January 28, 2023

Our society faces some problems! One of the biggest is the amount of waste we produce. Our landscape is overflowing with “waste”. What is waste ? Websters defines waste as (1) using, consuming, or expending thoughtlessly or (2) causing to lose energy, strength or vigor. I’d like to offer one more definition– waste is an unused resource.
The waste which fills our dumpsters and our lives is actually quite valuable. I know a man who collected peoples “trash” from alleyways in Los Angeles for five years, storing it in a building which was slated for destruction. When LA finally decided to tear down the building he sold all of his “waste” for over a million dollars! Another friend rescued two hydraulic tools from a dumpster and sold them for nearly $72,000 dollars! On a much smaller scale, I personally have pulled blown amps and old computers from dumpsters and sold them for $100 or more.
The point is, there is enough “waste” in the dumpsters of America to feed, clothe, house, and educate everyone. Why does it happen?
After W.W.II, our wartime factories converted to civilian production, suddenly there was more than we could use. A new society was born. “The throwaway society.” The throwaway society provided maximum employment and plenty of goods and services. Americans had more available through gainful employment and massive production. The key was keeping people spending by creating incentives to buy “new, bigger, better” products instead of keeping trusted ones. We introduced the concept of planned obsolescence.
Some of the drawbacks of “the throwaway society” ? Consumer debt is at an all time high and instead of working less, we’re working more. A family with one income used to be able to own a home, raise children, and enjoy some time at home. Now, it is all we can do to have two incomes pay for a rental home, raise one child, and keep food on the table. Another drawback is obvious, the environment. Look around, anywhere…..
Here’s the key, think about the value of what you’re throwing away….is it trash or is it an unused resource….you wouldn’t throw away cash, would you?
Send your hatemail to cdamitio@yahoo.com
If you’d like to know more about “waste” and how we can profit from it check out www.gaiasopht.org .
Michael Pilarski and Friends of the Trees
Michael Pilarski is taking action to save the worlds forests.
Inspired by Richard St. Brubaker, who promoted tree planting internationally;
Pilarski helped found Friends of the Trees Society (FOTS) in 1978. FOTS mission is to
double the worlds forests, inspire, enable, educate, and assist people to live in harmony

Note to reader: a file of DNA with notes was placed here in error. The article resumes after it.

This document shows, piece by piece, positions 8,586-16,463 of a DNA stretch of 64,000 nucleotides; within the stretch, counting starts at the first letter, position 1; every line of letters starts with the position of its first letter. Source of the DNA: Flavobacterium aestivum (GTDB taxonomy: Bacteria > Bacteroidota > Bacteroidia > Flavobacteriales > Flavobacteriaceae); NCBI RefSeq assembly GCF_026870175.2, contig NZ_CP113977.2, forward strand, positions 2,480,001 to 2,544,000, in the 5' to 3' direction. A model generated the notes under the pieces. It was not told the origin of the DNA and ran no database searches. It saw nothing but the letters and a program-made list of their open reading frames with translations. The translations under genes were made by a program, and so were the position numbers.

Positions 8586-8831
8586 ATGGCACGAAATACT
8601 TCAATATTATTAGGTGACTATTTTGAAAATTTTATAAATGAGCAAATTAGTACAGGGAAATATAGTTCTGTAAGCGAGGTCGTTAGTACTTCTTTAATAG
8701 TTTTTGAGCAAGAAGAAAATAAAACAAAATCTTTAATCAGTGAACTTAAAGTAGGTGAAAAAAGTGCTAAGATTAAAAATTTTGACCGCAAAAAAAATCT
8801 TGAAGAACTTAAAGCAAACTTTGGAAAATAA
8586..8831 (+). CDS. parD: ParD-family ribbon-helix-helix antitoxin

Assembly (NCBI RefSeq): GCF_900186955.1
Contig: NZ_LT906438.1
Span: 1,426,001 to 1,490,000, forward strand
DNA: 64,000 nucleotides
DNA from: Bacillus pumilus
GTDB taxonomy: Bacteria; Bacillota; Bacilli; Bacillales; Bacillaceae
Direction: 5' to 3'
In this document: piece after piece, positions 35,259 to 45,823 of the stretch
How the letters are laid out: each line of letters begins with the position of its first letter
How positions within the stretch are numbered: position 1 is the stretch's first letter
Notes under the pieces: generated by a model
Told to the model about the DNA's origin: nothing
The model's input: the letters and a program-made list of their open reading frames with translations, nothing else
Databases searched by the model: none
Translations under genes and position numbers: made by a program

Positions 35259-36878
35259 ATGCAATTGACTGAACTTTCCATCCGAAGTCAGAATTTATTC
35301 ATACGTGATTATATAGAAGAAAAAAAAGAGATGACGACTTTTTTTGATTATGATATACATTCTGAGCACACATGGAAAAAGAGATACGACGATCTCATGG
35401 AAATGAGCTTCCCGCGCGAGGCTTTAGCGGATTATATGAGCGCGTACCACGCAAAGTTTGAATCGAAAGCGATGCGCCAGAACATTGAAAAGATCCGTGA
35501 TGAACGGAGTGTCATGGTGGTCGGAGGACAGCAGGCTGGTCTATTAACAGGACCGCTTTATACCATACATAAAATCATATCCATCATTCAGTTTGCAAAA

with forests and trees, and publish positive visions of a sustainable world with strategies
to get there.
Rather than just sound the alarm about threats to the environment, FOTS emphasizes
immediate action..
“We are a part of the pro-active wing, we have solutions,” Pilarski said.
FOTS operates at local, regional, national, and international levels. They have
distributed over 170,000 seedlings, thousands of seed packets, and sponsored events
which have brought information to thousands of people. Currently they have over 10,000
people on their mailing list. FOTS and Pilarski have played a huge part in forming the
Bellingham Permaculture Club which combines practices of urban and rural
sustainability and meets on the second and fourth Tuesdays of each month.
into an overall system of agriculture and living which has a minimum negative effect on
the planet. FOTS has also created The Travelers Repair Network (TERN) which links
travelers with individuals and organizations in other countries around the world who are
involved in sustainability.
Is Pilarski satisfied with FOTS progress so far?
“Heavens no, the world is heading hell bent for disaster, but the good news is – more
people are aware we’re heading there.”
Pilarski offers some everyday steps people can follow to help save the planet:
plant trees , look for ways to reduce consumption of the earth’s resources, and support
the restoration of nature.
” At Friends of the Trees, we believe in multiple functions for single elements, in other words, one person can do more than one thing at a time.”
“Friends of the Trees is not a radical group,” Pilarski said , “We’re not into extreme
action, we’re into promoting non-violence and less consumption.”
In addition to founding FOTS , Pilarski has edited Restoration Forestry: an
International Guide to Sustainable Forestry Practices and compiled The Third
World Resource Guide with Michael G. Smith.
Currently FOTS is sponsoring workshops on gathering local herbs and edible wild
plants without damaging the environment on the eastern and western slopes of the North
Cascades as well as the Puget Sound lowlands. On August 16 and 17, FOTS, The
Herbalist (Seattle) and Wonderland Tea and Spices (Bellingham) sponsored The
Northwest Herbal Fair at the River Farm near Bellingham. This event’s focus was
showing people how to use local herbs in their lives. For more information on Friends of
the Trees, Permaculture, or current events in sustainability contact Friends of the Trees
Society at (360)738-4972.

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